Co-panelist Peter Beinart says the aim is to include Palestinians in the discussion.
Rep. Rashida Tlaib is set to appear on a virtual panel entitled “Dismantling Antisemitism, Winning Justice” – a lineup that is raising eyebrows in the Jewish community.
The Democratic Detroit congresswoman, who has expressed vocal support for the Boycott, Divestment, Sanctions (BDS) movement and a one-state solution, is one of four scheduled panelists for the Dec. 15 talk. The moderator will be Rabbi Alissa Wise, Deputy Director of Jewish Voice for Peace. Only one other panelist, the progressive writer Peter Beinart, is Jewish.
The other two panelists are University of Chicago professor and Detroit native Barbara Ransby; and Temple University professor Marc Lamont Hill, who was fired as a CNN commentator in 2018 after invoking the phrase “from the river to the sea” during a United Nations speech on Palestinian rights.
The panel is co-sponsored by nine groups, including progressive/left-wing Jewish groups JVP Action; IfNotNow; Jews for Racial and Economic Justice; and Jewish Currents magazine (where Beinart is editor-at-large and recently published a widely circulated piece discussing a hypothetical one-state solution).
Other cosponsors include the Arab American Institute, Unite Against Hate and the Foundation for Middle East Peace.
“The idea behind the panel mirrors our understanding of how we can dismantle antisemitism— the same way we fight white nationalism, racism and all forms of hatred and discrimination—through solidarity,” Wise told the JN in an email.
Tlaib is on the panel, Wise said, because “as one of the leading progressive champions in Congress, an outspoken critic of Trumpism, and a target of false charges of antisemitism all too often lobbed at Palestinian-Americans, Rep. Tlaib offers a critical perspective for a discussion of antisemitism today in the United States [and] what real action to dismantle it can look like.”
Nevertheless, other Jews have criticized the panel for its relative lack of Jewish voices, Tlaib’s presence and prominence of other viewpoints that are strongly critical of Israel.
The Ethiopian Israeli writer Ashager Araro, founder of the Ethiopian Israeli Heritage Center, asked Hill on Twitter, “How would you react to a panel with the headline ‘dismantle racism’, when the majority of the panelists are not POC, are not scholars in the subject, and publicly displayed different levels of dog whistling/anti-semitism?”
Can you just answer my question…
How would you react to a "Dismantle Racism" panel excluded POC, excluded individuals who are scholars on combatting racism, and have publicly displayed different levels of dog whistling/anti-semitism?
— Ashager Araro (@AshagerAraro) November 21, 2020
Jerusalem Post columnist Seth Frantzman wrote that the panel lineup “must be a story from The Onion.” And former New York Times columnist Bari Weiss tweeted that the panel seemed to actually be about “dismantling accusations of antisemitism.”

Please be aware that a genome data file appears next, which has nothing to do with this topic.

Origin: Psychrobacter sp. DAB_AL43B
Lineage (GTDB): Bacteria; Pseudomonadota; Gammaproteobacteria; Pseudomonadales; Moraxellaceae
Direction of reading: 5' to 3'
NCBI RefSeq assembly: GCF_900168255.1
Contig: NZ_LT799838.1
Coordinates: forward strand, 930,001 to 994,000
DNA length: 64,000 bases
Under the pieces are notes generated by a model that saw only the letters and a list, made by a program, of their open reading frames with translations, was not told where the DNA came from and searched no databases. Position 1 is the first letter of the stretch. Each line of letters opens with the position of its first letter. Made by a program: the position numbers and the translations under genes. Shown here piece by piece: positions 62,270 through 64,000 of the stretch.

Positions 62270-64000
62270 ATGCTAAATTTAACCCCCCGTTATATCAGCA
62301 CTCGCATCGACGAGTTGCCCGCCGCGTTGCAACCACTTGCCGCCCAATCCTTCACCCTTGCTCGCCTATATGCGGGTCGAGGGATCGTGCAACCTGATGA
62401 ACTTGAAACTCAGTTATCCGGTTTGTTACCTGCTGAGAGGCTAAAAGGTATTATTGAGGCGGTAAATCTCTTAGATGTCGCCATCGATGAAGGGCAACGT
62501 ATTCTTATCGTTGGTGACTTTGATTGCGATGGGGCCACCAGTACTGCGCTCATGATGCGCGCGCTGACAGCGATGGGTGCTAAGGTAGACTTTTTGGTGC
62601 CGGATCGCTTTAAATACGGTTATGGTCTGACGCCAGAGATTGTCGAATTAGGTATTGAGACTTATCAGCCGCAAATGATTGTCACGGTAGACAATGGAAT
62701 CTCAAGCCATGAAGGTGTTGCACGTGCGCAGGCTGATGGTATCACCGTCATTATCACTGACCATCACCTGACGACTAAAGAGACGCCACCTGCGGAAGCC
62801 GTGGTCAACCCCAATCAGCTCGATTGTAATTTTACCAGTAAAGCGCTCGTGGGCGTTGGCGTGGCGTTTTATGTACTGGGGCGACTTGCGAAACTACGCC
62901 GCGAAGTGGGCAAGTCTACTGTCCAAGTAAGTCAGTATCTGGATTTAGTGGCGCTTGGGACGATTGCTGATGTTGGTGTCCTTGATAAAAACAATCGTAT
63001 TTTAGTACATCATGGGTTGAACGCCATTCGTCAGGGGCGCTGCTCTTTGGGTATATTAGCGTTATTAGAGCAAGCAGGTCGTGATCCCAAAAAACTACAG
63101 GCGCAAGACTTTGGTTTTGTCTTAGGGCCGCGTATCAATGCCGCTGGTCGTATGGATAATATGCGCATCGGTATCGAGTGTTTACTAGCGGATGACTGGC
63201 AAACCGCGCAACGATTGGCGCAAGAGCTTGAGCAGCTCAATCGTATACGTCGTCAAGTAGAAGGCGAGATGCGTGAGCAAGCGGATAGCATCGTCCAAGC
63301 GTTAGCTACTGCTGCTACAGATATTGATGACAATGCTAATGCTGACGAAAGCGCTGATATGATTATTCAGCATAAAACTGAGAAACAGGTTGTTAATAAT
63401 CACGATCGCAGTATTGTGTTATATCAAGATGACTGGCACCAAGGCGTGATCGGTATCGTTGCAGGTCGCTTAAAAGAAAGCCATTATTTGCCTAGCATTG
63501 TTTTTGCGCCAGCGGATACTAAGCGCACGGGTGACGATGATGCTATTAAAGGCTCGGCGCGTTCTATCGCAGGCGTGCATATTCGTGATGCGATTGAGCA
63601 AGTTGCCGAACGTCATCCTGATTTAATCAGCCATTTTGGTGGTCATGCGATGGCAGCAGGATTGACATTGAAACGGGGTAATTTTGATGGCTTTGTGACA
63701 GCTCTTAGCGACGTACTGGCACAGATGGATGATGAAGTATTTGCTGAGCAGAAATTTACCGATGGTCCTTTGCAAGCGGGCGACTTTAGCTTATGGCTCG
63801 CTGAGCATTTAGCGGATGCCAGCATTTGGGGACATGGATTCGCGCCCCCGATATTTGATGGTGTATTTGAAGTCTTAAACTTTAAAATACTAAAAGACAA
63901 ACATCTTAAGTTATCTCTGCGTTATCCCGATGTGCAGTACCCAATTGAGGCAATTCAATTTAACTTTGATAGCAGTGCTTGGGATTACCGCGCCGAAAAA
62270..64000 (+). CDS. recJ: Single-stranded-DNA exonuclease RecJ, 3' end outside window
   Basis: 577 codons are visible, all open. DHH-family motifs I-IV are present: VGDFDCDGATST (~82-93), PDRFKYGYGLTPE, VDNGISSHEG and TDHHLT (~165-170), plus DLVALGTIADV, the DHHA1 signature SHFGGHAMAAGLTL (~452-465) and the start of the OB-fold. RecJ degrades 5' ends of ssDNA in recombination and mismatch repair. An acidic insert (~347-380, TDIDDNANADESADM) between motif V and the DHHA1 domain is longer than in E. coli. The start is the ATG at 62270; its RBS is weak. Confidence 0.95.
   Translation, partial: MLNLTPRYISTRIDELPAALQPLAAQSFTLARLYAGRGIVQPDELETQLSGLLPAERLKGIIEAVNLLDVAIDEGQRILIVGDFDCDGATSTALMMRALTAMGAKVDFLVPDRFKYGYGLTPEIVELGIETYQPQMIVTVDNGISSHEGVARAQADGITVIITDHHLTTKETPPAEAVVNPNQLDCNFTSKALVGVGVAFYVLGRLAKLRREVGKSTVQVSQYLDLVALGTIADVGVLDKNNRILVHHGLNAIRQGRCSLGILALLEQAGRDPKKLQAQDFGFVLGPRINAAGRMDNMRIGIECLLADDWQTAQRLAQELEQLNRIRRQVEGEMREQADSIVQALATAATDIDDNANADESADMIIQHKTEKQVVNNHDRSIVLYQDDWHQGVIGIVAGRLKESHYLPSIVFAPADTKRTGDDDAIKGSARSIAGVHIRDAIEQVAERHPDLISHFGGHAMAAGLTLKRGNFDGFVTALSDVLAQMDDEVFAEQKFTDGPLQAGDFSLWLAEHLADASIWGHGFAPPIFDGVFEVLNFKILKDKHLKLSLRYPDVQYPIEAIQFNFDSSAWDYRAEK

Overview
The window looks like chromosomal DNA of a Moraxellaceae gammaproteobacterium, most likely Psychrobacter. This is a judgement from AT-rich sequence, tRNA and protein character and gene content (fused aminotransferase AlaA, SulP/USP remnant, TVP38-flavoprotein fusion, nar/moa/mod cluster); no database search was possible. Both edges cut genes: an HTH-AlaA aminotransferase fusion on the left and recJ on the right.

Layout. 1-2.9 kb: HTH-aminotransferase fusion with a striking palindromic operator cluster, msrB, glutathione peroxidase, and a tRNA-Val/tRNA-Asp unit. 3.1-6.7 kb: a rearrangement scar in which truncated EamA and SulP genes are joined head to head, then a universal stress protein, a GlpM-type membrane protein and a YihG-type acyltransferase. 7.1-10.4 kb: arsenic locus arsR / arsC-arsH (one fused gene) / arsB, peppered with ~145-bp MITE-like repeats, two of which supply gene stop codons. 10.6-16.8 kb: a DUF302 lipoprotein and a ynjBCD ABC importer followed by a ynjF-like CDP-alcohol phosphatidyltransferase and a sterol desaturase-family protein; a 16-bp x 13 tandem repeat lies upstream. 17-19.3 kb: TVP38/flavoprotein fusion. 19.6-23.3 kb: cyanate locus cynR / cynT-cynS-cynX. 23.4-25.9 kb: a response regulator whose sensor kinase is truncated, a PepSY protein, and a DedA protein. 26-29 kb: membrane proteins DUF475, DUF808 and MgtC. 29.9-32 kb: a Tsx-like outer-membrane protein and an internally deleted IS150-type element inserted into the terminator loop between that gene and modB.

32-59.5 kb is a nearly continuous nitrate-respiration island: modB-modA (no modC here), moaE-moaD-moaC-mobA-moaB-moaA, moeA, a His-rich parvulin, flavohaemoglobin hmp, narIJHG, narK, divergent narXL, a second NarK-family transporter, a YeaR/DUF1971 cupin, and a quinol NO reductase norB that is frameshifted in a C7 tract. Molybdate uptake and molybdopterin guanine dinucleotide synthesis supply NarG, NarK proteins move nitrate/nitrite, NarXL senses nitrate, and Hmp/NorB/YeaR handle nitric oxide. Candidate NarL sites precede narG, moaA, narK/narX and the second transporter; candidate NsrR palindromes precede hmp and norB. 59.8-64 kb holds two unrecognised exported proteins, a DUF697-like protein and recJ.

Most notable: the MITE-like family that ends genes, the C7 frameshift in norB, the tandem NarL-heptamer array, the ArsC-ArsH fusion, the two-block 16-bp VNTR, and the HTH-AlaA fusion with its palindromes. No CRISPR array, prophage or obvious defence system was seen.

"Antisemitism is used to manufacture division and fear." Aha, I see. So "dismantling antisemitism" is actually about dismantling *accusations* of antisemitism. Watch with me in real time as "antisemitism" is transformed into "right-wing disinformation." https://t.co/qroP9VtJ5N
— Bari Weiss (@bariweiss) November 20, 2020
Reached for comment, Tlaib’s acting communications director Adrienne Salazar told the JN that the congresswoman “believes every community has a role in fighting antisemitism and views this panel as being a part of that conversation.”
“Congresswoman Tlaib has long been engaged in fighting all forms of hate and bigotry, including antisemitism, alongside incredible social justice groups like Jewish Voice for Peace even before her life in elected office,” Salazar wrote in an email. “With the rise of antisemitism and white nationalism in the United States, Congresswoman Tlaib remains steadfast in her commitment to work to help dismantle antisemitism.”
The event’s description notes that the panel will “explore how to fight back against antisemitism and against those that seek to wield charges of antisemitism to undermine progressive movements for justice.”
Beinart, who is also a columnist for the New York Times and a fellow at the Foundation for Middle East Peace, told the JN he is unconcerned about the makeup of the panel.
“I don’t think you have to be Jewish to have an opinion about antisemitism and how it should be dismantled,” he said. “I’m not someone who believes that only people of a certain identity have a right to take a position on what constitutes discrimination of a certain group.”
For Beinart, the aim of the panel is to discuss how “the fight against antisemitism has become a way to legitimize bigotry against Palestinians… We basically make it impossible for Palestinians to speak their own truth.”
He continued, “What matters to me is that we have a conversation about how to make the struggle against antisemitism be part of a larger struggle for human rights and equality and liberal democracy. And I think the people on the panel have a lot to say about that.”
In contrast to critics who said a panel about racism would never take place with only one person of color, Beinart said he believes that “white people have a right to talk about racism against Black people and how it should be dismantled, [and] men have the right to talk about sexism toward women and how it should be dismantled.”
The panel was announced last week, as Mike Pompeo became the first U.S. Secretary of State to visit Israeli settlements in the disputed territories of the West Bank and Golan Heights. Beinart said the event had been in the works prior to Pompeo’s trip.
On his trip, Pompeo also declared that the U.S. would classify the BDS movement and anti-Zionism as antisemitic. Beinart noted that Pompeo, who is also not Jewish, “is fashioning himself an authority on what is antisemitism.”